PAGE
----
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Jadeveon Clowney out for MNF and absence could be extended much longer now

Jadeveon Clowney out for MNF and absence could be extended

Texans Clowney Skins alone
Jadeveon Clowney will not be able to save the day for the Houston Texans in their Monday Night Football Game in Pittsburgh. Photo by Michelle Watson/CultureMapSnap

PITTSBURGH — Any thought of Jadeveon Clowney swooping in to save the day for the Houston Texans in their Monday Night Football showcase evaporated into the cold, comfortable air of Heinz Field.

The game-changing rookie landed on the inactive list for the sixth straight game and now it's reasonable to wonder if Texans fans will see him at all before November. Clowney still doesn't feel close to 100 percent from the right knee injury that knocked him out of action after one half of Houston's season opener.

Clowney worked out on the field for about 20 minutes before the game, doing wind sprints as Dr. Walter Lowe and trainer Geoff Kaplan, but there's a big difference between non-contact running and NFL game action. 

The more time Clowney misses the more tempting it will become to hold him out until the first game after the Texans' bye week.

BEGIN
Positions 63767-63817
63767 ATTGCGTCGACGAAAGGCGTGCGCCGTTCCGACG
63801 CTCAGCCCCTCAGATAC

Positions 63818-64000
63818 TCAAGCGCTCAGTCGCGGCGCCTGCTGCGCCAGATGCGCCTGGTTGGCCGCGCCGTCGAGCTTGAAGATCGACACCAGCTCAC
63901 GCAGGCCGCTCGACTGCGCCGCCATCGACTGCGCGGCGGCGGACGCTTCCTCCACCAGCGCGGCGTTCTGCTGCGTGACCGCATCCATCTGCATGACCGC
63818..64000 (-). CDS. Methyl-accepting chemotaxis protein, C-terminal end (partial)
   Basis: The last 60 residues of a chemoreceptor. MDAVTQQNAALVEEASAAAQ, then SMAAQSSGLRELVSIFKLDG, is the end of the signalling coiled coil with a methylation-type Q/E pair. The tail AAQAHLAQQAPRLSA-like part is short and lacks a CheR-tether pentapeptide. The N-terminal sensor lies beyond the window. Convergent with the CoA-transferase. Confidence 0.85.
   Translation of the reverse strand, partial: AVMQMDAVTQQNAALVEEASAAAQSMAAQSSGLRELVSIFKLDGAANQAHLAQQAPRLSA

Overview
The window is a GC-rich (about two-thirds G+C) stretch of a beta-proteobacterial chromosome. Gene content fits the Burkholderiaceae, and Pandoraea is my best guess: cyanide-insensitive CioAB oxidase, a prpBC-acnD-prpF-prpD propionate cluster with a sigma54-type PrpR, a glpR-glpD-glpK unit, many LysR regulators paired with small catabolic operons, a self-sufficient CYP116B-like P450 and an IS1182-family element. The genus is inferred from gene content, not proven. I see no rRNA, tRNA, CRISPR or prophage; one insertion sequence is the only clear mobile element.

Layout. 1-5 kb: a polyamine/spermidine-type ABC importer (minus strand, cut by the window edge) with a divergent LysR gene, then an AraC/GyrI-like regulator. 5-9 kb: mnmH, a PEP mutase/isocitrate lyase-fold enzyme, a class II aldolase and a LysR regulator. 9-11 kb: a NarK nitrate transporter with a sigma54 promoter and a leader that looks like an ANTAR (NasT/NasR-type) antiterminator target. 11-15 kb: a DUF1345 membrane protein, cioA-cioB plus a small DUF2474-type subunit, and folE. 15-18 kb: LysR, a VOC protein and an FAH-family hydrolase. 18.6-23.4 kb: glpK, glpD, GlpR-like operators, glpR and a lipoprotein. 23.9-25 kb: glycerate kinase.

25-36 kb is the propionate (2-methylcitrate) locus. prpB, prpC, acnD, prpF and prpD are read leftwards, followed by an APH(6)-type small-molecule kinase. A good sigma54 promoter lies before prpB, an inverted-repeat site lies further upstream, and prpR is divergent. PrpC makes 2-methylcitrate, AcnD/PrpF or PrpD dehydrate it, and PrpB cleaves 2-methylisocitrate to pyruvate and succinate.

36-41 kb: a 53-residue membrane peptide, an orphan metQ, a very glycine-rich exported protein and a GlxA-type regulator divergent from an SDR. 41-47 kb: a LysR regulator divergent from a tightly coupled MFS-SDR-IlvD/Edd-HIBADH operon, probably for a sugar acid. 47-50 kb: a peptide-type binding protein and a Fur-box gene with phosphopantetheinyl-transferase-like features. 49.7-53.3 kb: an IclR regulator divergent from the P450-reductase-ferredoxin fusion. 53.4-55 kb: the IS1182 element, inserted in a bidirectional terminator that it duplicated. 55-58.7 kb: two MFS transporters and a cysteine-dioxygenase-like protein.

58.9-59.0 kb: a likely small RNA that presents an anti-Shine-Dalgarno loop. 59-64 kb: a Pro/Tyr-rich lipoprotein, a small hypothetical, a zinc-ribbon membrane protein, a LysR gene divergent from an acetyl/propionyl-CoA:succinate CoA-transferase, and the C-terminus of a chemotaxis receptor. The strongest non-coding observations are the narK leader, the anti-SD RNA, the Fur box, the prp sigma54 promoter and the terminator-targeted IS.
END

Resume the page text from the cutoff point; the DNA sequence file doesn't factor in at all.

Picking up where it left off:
Texans coach Bill O'Brien said in the days leading up to this Monday nighter that a lot of decision if Clowney could see some limited action against the Steelers would be the No. 1 pick's own thoughts on how close to right he is. That answer is hardly injury encouraging. The chances of Clowney playing in the game seemed to decrease rather than increase as the game week went on. Clowney's limited return to practice on Friday turned out to mean little.

The more time Clowney misses the more tempting it will become to hold him out until the first game after the Texans' bye week. That would mean a Nov. 16 return (and nine full weeks of recovery time for the prized talent). Not to mention a possible matchup with fellow first-round headline maker Johnny Manziel in Cleveland.

The Texans have games at Tennessee and home vs. the Eagles remaining before their bye.

When Clowney first went out, O'Brien noted that the estimated recovery time was four to six weeks. Team delivered injury projections in professional sports are notoriously unreliable (and almost always overly optimistic) however — and it is in nobody's best interest to rush a No. 1 pick back.